I’ve been reading Scott Hodge’s blog probably as long as any other. It’s a regular stop off for me, for all kinds of reasons. First off, Scott’s a funny guy, who often posts stuff that makes me laugh. Secondly, he periodically comes up with a little gem that will set my mind thinking about the things of faith, mission or ministry; and finally I like to listen in to his radar about other good stuff that is going on around the web.
One of Scott’s recent posts is a response to an e-mail he received asking questions about how people in ministry keep up with “culture”.
1. Here’s the question…
I’m in the process of reading through tons of blogs, which incidentally, is how I happened on yours. I’m a 45-year-old white guy who is the “minister of music” at a 50-year-old church. Our church is in the beginnings of what is going to be a painful change in terms of trying to become more “relevant.” My question for you is how do I “catch up” culturally on a personal level? I have a 19-year-old son who has done a pretty good job of keeping me from fossilizing (I have a Facebook, do Twitter, and I’m about to be blogging myself) but I was wondering if there are some books you could suggest, some activities to engage in, or some other magical pill that would aid me in the process. Any thoughts you can give me would be most appreciated
The hugely interesting 11-point response is well thought through and is full of points of reference that are worth exploring. It set off a train of thought in my own mind.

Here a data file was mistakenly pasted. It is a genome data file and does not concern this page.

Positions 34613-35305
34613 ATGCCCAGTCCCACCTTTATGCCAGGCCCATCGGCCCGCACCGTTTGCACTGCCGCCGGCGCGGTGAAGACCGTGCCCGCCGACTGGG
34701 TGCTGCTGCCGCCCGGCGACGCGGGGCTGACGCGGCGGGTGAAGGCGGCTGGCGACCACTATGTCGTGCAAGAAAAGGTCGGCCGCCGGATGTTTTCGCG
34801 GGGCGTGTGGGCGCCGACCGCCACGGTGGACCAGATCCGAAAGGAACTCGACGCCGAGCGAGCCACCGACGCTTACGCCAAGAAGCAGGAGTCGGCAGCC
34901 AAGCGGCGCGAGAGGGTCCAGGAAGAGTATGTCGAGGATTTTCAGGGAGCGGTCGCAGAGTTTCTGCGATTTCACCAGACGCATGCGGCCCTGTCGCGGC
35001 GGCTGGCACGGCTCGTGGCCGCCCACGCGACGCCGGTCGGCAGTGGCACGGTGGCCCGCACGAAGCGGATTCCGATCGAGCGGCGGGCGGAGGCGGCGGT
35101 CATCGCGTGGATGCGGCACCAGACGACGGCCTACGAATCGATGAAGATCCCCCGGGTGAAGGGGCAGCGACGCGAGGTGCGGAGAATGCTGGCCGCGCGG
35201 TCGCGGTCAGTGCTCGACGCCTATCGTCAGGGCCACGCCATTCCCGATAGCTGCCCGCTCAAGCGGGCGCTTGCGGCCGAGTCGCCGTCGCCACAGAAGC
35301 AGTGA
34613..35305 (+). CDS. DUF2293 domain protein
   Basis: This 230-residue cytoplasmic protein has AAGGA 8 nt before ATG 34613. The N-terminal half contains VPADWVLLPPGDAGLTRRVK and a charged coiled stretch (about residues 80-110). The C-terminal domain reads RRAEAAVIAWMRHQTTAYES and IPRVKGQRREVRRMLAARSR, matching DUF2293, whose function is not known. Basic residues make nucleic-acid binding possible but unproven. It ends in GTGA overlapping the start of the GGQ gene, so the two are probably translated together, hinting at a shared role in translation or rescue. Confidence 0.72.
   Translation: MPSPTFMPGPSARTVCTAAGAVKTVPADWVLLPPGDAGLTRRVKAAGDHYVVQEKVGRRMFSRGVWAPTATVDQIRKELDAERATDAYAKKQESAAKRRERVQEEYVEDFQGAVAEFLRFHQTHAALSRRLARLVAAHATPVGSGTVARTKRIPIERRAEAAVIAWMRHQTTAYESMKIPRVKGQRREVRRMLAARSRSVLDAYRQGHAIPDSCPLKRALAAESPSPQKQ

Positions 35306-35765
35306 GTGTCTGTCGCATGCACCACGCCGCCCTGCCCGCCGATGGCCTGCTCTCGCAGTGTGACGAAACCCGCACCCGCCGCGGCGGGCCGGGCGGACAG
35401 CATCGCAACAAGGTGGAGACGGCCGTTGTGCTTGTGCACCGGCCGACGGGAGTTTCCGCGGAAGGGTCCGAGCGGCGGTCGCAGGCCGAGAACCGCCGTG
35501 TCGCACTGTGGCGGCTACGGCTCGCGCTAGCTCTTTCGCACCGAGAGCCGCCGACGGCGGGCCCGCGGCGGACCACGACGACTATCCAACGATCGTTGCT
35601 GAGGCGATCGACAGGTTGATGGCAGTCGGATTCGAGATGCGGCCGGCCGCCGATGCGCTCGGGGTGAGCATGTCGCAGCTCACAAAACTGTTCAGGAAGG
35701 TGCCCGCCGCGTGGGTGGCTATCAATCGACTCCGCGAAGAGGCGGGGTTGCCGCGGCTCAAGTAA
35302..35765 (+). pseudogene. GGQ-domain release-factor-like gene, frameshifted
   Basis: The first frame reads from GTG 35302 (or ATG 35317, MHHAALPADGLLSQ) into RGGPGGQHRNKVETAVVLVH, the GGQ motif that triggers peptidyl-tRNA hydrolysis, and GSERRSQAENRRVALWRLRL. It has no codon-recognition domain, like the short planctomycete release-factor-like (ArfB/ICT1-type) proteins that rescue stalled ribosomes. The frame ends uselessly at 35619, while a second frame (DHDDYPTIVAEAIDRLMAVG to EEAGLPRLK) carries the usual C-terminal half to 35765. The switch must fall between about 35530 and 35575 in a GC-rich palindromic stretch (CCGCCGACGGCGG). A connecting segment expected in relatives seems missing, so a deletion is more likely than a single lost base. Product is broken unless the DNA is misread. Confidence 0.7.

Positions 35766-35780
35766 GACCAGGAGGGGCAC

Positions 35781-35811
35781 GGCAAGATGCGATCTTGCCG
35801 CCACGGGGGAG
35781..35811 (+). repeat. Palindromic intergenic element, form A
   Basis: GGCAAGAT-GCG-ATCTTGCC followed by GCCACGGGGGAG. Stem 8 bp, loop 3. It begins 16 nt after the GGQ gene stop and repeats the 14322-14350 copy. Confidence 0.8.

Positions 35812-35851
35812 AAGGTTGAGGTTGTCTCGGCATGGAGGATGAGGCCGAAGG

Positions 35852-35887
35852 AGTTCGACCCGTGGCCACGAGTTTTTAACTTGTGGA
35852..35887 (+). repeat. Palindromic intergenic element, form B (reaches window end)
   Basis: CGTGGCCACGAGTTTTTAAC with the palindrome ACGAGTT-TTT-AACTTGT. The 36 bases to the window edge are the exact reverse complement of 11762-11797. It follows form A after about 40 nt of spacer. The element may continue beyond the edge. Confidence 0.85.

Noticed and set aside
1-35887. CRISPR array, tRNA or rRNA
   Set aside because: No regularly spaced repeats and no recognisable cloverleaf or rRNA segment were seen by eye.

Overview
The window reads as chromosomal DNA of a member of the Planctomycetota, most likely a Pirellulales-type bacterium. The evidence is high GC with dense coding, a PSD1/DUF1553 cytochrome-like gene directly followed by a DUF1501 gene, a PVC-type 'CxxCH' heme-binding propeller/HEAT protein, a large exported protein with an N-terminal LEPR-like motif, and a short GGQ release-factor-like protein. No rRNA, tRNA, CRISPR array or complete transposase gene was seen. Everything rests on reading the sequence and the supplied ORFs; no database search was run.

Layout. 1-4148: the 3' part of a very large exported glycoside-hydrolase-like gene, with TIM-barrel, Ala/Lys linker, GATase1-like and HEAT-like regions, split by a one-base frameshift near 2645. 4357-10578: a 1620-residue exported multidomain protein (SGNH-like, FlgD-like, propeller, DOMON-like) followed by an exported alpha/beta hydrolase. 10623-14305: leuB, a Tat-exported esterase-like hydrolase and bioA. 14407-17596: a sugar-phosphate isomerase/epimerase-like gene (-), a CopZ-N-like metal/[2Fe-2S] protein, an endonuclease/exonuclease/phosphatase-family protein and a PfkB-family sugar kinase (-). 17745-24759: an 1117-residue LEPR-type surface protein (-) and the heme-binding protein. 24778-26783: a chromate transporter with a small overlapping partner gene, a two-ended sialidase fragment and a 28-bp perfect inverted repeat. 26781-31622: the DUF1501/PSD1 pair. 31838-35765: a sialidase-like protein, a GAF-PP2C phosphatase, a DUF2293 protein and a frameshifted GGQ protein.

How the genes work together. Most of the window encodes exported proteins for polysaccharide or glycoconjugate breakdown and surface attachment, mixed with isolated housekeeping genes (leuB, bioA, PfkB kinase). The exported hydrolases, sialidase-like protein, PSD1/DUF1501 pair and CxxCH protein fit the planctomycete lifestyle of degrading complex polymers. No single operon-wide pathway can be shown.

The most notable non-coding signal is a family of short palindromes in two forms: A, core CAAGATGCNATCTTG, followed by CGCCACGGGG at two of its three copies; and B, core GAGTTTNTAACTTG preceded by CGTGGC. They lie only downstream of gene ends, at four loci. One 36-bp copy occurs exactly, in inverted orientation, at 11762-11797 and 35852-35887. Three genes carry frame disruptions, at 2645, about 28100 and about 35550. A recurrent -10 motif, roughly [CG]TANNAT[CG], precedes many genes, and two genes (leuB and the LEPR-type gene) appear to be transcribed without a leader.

2. Here’s the post called “Keeping a pulse on culture”
3. ….and here’s my ramble, which I left as a response…
“Great post, Scott! Really interesting stuff. The thing I’ve been rolling around in my head, though, is so much of the stuff you mention is such familiar territory to me - kinda my lingua franca, if you will: stuff that stimulates me, excites me, encourages me and forms the basis of much of my thought about BEING Church…. BUT, if I transplant it to my local Church situation, does it get lost in translation for those who I spend my waking days with, off of the cyber-grid I spend so much of my existence hooked in to?
Am I an early adopter because I read the blogs and the mags…and the books, or am I inhabiting a world that is foreign those folks I serve & minister with and to?
This is not in any way meant as a criticism of your post, but rather I’m just rolling out a little bit of self analysis it has stimulated.
I’m going to answer my own questions to a degree, with the upbeat conclusion that all this stuff DOES help me, because – at least in my own little world – people are sharing the stuff, networking, breaking down denominational and cultural barriers, learning from each other’s experiences…the list goes on….”
Any thoughts of your own, people?
Thanks to Scott for the pic